When last reported Coollattin estate, under the vision of new owner Brian Kingham, was undergoing a complete restoration of its landscape. The estate had suffered decades of neglect and was finally being brought back to its 19th Century magnificence.
In addition, the vision is to create an arboretum close to the confluence of the two rivers which flow through the estate – the Derry and the Coolboy. The beauty of these two magical rivers will be greatly enhanced by the new planting along their banks.
There is now in place one of the biggest collections of oaks in Ireland. Some 35 different species of oak have been planted, together with considerable rarities such as Notofagus alessandrii (Chilean beech – one of less than 10 in Ireland), Fitzroya cupressoides (Patagonian cypress – the tallest conifer in Latin America) and Eucalyptus regnans (from Tasmania and South East Australia – the tallest tree in the world).
Given the dry summer that Ireland experienced in 2018 it was a minor miracle and a testament to the tress that not one specimen died. The trees seem to be thriving in the local conditions.
Veon have planted over 30,000 oak trees in Coollattin the majority being native Irish oak. Mr Kingham vision is that by planting rare and special trees, Coollattin will become one of the best collections of woody plants in Ireland and possibly Europe.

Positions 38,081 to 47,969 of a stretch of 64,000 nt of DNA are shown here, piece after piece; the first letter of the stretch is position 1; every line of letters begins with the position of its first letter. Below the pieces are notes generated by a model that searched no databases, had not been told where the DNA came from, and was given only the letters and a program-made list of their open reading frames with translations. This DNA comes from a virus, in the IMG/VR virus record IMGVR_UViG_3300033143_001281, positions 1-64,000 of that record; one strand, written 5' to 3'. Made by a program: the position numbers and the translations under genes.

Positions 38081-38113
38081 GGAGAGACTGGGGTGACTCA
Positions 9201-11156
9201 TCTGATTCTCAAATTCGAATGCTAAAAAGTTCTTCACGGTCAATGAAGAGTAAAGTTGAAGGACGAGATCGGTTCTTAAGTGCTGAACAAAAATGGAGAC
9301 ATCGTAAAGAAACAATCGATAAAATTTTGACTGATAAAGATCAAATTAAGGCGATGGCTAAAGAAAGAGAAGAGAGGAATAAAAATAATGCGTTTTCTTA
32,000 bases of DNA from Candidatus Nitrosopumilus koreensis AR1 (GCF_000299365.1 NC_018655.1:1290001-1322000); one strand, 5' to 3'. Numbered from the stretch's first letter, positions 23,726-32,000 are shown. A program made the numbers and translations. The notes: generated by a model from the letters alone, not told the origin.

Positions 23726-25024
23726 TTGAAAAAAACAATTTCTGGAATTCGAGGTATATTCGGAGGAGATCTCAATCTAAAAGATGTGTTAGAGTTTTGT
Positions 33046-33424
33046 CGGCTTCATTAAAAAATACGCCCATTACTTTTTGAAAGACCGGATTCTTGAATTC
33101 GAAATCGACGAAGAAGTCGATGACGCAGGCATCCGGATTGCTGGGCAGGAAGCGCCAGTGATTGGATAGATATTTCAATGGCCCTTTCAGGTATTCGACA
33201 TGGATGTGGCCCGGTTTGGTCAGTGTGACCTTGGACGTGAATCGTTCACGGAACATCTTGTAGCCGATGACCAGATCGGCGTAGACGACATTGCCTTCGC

The estate has also invested heavily in the removal of invasive exotics such as laurel and rhododendron. Over the last 24 months over 200 acres of invasive exotics have been removed from the estate to allow broadleaf forest to re-establish as they did years ago.
One of the largest projects from last year was the reconstruction work to one of the estate’s most famous bridges “Deecons Bridge”. The bridge went through a rigorous process of surveys and assessments to ensure all wildlife (bats/fish) and ecological values were not incumbered during the process. Both the Inland Fisheries Board and the NPWS were very helpful during the operation and as such the operation could not have gone any better with the outcome something to behold.
Joe Codd of Veon Forestry said: “This is one of Ireland’s great forest treasures and it warms the heart to be working on a vision that will be at its height for my grand children’s grandchildren to see and enjoy”.
Brian Kingham said: “There can be few greater pleasures than the sight of beautiful trees complementing the unique Wicklow landscape, The restoration of vistas last seen in the Victorian era has given new life and inspiration to Coollattin, There is still a lot of work to do but the good conditions have been a blessing”.